Why is a date in mm/dd/yyyy format a number?

Discussion in 'Javascript' started by kaeli, Jan 6, 2004.

  1. kaeli

    kaeli Guest

    Can anyone explain to me why
    01/10/2003 is a number according to isNaN/parseFloat?

    Example code:
    <html>
    <head>
    <title> New Document </title>
    </head>

    <body>
    <script>
    function isNumber(str)
    {
    if (isNaN(parseFloat(str))) alert("not a number");
    else alert("number");
    }
    </script>
    <form name="f1" onSubmit="return false">
    Text: <input type="text" name="t1"><br>
    <input type="button" onClick="isNumber(this.form.t1.value)" value="is
    number?">
    </body>
    </html>

    --
    --
    ~kaeli~
    A man needs a mistress... just to break the monogamy.
    http://www.ipwebdesign.net/wildAtHeart
    http://www.ipwebdesign.net/kaelisSpace
     
    kaeli, Jan 6, 2004
    #1
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  2. kaeli

    Lee Guest

    kaeli said:
    >
    >
    >Can anyone explain to me why
    >01/10/2003 is a number according to isNaN/parseFloat?



    <http://devedge.netscape.com/library/manuals/2000/javascript/1.5/reference/toplev.html#1064132>

    parseFloat parses its argument, a string, and returns a floating point number.
    If it encounters a character other than a sign (+ or -), numeral (0-9), a
    decimal point, or an exponent, it returns the value up to that point and
    ignores that character and all succeeding characters.

    It only returns NaN if the first character cannot be converted to a number.
     
    Lee, Jan 6, 2004
    #2
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  3. Hi,

    kaeli wrote:

    > Can anyone explain to me why
    > 01/10/2003 is a number according to isNaN/parseFloat?
    >
    > Example code:


    <snipped>

    If you alert the result of the parseFloat operation, you'll see that the
    number is parsed until the parser finds the first character which
    doesn't make sense. In this case, you'll get 1.

    This behaviour is consistent in all browsers I know. I don't find this a
    bad thing, as long as you know that it's so.

    HTH,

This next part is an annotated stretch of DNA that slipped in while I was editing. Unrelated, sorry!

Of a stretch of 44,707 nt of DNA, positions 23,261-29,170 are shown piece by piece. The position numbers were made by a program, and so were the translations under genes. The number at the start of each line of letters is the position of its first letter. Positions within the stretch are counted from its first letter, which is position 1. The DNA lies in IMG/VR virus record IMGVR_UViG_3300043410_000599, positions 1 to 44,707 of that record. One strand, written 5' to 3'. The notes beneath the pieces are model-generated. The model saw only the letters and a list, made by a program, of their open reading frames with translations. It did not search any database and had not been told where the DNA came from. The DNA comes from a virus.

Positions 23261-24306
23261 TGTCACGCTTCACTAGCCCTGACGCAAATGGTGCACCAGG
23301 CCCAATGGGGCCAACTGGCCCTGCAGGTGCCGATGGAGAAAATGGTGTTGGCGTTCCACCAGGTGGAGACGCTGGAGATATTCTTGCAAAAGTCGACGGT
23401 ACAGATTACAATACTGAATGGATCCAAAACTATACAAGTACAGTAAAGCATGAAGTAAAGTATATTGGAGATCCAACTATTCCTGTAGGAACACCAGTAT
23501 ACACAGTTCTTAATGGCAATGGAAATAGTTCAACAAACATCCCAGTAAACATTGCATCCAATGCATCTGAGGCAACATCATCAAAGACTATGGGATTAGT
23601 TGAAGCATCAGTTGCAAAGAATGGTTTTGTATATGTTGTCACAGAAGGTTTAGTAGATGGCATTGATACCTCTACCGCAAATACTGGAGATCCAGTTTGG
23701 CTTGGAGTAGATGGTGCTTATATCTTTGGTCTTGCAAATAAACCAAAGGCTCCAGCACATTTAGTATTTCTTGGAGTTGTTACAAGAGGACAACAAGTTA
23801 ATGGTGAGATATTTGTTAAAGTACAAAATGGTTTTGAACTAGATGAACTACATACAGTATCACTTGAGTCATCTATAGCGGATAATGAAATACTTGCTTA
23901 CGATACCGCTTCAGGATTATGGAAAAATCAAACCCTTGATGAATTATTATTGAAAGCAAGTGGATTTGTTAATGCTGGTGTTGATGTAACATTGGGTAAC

Laurent
    --
    Laurent Bugnion, GalaSoft
    Software engineering: http://www.galasoft-LB.ch
    Private/Malaysia: http://mypage.bluewin.ch/lbugnion
    Support children in Calcutta: http://www.calcutta-espoir.ch
     
    Laurent Bugnion, GalaSoft, Jan 6, 2004
    #3
  4. kaeli

    kaeli Guest

    In article <>,
    enlightened us with...

    (thanks to both respondents)

    > If you alert the result of the parseFloat operation, you'll see that the
    > number is parsed until the parser finds the first character which
    > doesn't make sense. In this case, you'll get 1.
    >
    > This behaviour is consistent in all browsers I know. I don't find this a
    > bad thing, as long as you know that it's so.


    Well, I think it's a bad thing, personally, because something like an
    address (123 Blue Ave) would then verify as a number, which it is not.
    Phone numbers would also be numbers, which they really aren't, since
    adding them makes no sense.
    But, since now I know, I can code around it.

    Thanks!

    --
    --
    ~kaeli~
    To steal ideas from one person is plagiarism; to steal from
    many is research.
    http://www.ipwebdesign.net/wildAtHeart
    http://www.ipwebdesign.net/kaelisSpace
     
    kaeli, Jan 7, 2004
    #4
  5. kaeli <> writes:

    [parseFloat only parsing inital part of string]
    > Well, I think it's a bad thing, personally, because something like an
    > address (123 Blue Ave) would then verify as a number,


    But parseFloat is not meant for verification. It is meant to parse the
    inital part of a string to a number (probably intended for use in
    parsing input, but not very useful for that, since it doesn't tell
    how many characters it matched).

    If you just want to convert the entire string to a number, use the
    Number function. It gives NaN if the string is not a valid numeral.

    The Number function works exactly the same as the internal type
    conversion of Javascript.

    /L
    --
    Lasse Reichstein Nielsen -
    DHTML Death Colors: <URL:http://www.infimum.dk/HTML/rasterTriangleDOM.html>
    'Faith without judgement merely degrades the spirit divine.'
     
    Lasse Reichstein Nielsen, Jan 7, 2004
    #5
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